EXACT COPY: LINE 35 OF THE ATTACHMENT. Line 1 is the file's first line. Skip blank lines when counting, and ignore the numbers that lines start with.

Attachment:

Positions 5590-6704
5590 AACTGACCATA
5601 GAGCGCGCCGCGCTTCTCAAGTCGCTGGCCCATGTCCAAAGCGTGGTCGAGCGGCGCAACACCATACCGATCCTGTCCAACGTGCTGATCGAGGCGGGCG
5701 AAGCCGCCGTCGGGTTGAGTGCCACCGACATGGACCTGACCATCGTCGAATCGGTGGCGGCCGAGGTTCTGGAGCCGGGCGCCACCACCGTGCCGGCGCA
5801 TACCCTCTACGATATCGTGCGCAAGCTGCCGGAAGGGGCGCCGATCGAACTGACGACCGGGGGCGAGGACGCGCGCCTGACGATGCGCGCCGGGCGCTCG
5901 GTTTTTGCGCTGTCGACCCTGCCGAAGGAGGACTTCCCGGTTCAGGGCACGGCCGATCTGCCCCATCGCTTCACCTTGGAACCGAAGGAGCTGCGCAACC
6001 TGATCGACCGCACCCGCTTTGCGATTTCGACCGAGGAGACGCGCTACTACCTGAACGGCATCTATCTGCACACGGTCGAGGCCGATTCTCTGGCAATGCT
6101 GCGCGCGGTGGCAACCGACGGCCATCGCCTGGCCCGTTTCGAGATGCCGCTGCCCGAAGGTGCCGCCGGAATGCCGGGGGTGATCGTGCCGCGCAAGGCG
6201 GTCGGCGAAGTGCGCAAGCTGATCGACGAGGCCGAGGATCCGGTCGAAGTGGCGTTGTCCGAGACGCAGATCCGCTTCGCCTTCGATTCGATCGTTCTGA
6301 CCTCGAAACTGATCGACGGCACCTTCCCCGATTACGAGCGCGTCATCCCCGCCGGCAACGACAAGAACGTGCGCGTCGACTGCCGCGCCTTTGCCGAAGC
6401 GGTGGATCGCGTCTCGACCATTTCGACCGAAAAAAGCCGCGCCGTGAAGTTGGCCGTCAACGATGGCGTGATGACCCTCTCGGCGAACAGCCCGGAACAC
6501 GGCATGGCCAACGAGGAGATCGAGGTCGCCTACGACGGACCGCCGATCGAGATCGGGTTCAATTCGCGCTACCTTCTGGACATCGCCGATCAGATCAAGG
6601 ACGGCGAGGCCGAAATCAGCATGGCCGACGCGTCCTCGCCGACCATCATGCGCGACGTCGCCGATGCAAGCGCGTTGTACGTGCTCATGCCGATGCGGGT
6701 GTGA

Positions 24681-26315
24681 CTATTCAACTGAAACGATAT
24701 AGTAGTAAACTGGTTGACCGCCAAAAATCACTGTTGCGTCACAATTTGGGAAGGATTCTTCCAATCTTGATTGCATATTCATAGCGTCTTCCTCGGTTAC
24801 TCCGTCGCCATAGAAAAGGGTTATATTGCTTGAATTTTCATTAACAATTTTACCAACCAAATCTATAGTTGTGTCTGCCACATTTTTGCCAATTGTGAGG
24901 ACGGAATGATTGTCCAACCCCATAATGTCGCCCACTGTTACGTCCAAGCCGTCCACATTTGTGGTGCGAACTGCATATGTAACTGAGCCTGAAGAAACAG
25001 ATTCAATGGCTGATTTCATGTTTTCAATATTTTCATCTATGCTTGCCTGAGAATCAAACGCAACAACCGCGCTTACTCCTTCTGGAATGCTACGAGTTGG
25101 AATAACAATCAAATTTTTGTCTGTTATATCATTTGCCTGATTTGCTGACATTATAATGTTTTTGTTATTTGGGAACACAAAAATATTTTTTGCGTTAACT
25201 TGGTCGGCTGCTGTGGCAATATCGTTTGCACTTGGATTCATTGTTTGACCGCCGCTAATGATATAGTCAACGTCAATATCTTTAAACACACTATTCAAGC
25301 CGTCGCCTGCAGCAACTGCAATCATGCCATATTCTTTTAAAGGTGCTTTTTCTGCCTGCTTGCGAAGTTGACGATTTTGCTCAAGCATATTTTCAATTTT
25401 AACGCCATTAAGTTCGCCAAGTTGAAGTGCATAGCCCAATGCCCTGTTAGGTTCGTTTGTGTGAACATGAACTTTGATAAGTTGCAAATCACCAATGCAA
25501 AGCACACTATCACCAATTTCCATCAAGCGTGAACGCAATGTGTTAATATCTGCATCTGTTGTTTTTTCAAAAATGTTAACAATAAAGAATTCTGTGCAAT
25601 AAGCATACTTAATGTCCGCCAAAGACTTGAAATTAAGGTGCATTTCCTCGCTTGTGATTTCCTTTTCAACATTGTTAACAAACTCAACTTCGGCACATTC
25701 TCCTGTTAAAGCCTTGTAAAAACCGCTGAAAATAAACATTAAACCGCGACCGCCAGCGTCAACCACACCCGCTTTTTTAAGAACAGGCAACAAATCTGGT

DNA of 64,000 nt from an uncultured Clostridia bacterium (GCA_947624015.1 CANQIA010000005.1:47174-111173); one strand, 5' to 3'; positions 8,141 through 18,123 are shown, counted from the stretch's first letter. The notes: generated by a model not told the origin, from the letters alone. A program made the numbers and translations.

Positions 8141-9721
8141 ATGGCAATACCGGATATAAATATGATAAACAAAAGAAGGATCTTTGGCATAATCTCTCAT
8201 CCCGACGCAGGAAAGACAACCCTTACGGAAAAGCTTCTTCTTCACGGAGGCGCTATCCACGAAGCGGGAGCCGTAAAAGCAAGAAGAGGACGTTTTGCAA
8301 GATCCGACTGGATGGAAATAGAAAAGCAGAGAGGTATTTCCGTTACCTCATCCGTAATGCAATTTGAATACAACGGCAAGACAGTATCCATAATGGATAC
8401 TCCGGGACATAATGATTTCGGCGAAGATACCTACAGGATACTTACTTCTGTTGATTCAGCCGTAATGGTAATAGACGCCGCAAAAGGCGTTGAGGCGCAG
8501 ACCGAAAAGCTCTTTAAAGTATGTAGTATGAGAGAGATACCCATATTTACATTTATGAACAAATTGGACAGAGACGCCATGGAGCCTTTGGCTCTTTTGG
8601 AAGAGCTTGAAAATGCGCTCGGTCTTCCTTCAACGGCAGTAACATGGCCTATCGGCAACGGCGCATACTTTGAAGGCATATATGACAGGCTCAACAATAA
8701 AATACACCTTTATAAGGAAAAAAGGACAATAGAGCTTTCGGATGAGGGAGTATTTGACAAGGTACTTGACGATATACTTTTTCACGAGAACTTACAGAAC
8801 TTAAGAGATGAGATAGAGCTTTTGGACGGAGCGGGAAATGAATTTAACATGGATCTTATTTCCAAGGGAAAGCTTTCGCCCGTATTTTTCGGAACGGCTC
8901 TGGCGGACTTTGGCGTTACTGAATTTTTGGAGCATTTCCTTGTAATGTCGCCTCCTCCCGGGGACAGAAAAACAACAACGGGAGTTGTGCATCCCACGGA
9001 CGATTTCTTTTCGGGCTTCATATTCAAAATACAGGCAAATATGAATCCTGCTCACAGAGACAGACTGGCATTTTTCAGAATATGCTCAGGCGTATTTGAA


8601 AAGAGCTTGAAAATGCGCTCGGTCTTCCTTCAACGGCAGTAACATGGCCTATCGGCAACGGCGCATACTTTGAAGGCATATATGACAGGCTCAACAATAA